=========     Saved host backtrace up to driver entry point at error
=========     Host Frame: [0x33cf23]
=========                in /usr/lib/x86_64-linux-gnu/libcuda.so.1
=========     Host Frame: [0x652c8]
=========                in memcheck_demo
=========     Host Frame: [0xa4eb]
=========                in memcheck_demo
=========     Host Frame: [0xa316]
=========                in memcheck_demo
=========     Host Frame: [0xa371]
=========                in memcheck_demo
=========     Host Frame: [0xa01d]
=========                in memcheck_demo
=========     Host Frame: [0xa0b6]
=========                in memcheck_demo
=========     Host Frame:__libc_start_main [0x28cb2]
=========                in /lib/x86_64-linux-gnu/libc.so.6
=========     Host Frame: [0x9d9e]
=========                in memcheck_demo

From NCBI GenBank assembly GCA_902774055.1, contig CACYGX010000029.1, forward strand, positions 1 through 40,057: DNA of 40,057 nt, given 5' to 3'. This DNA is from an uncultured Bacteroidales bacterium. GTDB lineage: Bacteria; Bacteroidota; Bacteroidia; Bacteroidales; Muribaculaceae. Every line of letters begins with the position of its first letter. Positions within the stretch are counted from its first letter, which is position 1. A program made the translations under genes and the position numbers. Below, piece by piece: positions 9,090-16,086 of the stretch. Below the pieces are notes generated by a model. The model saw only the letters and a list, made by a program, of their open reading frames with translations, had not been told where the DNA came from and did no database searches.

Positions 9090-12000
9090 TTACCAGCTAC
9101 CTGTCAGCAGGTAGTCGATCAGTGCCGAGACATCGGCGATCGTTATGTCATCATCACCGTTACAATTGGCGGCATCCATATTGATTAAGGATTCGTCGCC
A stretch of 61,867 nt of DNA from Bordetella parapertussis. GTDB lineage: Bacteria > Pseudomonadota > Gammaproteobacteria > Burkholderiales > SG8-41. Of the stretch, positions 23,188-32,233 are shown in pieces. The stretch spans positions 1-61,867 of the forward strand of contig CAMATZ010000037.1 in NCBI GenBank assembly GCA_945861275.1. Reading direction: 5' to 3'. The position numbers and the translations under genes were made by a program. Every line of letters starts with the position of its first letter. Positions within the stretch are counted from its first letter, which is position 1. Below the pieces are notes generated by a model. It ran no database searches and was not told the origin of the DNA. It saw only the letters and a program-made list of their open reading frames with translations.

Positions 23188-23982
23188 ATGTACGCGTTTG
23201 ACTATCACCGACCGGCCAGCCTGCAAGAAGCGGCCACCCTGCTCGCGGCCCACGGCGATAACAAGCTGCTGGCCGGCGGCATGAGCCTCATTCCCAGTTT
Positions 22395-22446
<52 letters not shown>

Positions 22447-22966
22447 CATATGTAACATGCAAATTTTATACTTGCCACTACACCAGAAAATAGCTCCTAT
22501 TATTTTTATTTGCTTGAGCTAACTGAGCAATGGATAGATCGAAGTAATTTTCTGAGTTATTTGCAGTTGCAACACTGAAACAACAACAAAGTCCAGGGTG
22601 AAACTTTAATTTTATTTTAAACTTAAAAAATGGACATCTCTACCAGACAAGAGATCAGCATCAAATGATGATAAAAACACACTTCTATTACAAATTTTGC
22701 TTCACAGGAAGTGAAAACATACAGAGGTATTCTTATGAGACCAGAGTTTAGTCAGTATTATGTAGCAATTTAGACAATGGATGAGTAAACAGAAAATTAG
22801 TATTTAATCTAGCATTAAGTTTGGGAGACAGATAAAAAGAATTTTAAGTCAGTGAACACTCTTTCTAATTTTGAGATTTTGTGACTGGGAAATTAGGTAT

=========
========= Program hit unspecified launch failure (error 719) on CUDA API call to cudaGetLastError.
=========     Saved host backtrace up to driver entry point at error
=========     Host Frame: [0x33cf23]
=========                in /usr/lib/x86_64-linux-gnu/libcuda.so.1
=========     Host Frame: [0x42dd4]
=========                in memcheck_demo
=========     Host Frame: [0xa022]
=========                in memcheck_demo
=========     Host Frame: [0xa0b6]
=========                in memcheck_demo
=========     Host Frame:__libc_start_main [0x28cb2]
=========                in /lib/x86_64-linux-gnu/libc.so.6
=========     Host Frame: [0x9d9e]
=========                in memcheck_demo
=========
Ran out_of_bounds_kernel: unspecified launch failure
========= Program hit unspecified launch failure (error 719) on CUDA API call to cudaDeviceSynchronize.
=========     Saved host backtrace up to driver entry point at error
=========     Host Frame: [0x33cf23]
=========                in /usr/lib/x86_64-linux-gnu/libcuda.so.1
=========     Host Frame: [0x40647]
=========                in memcheck_demo
=========     Host Frame: [0xa042]
=========                in memcheck_demo
=========     Host Frame: [0xa0b6]
=========                in memcheck_demo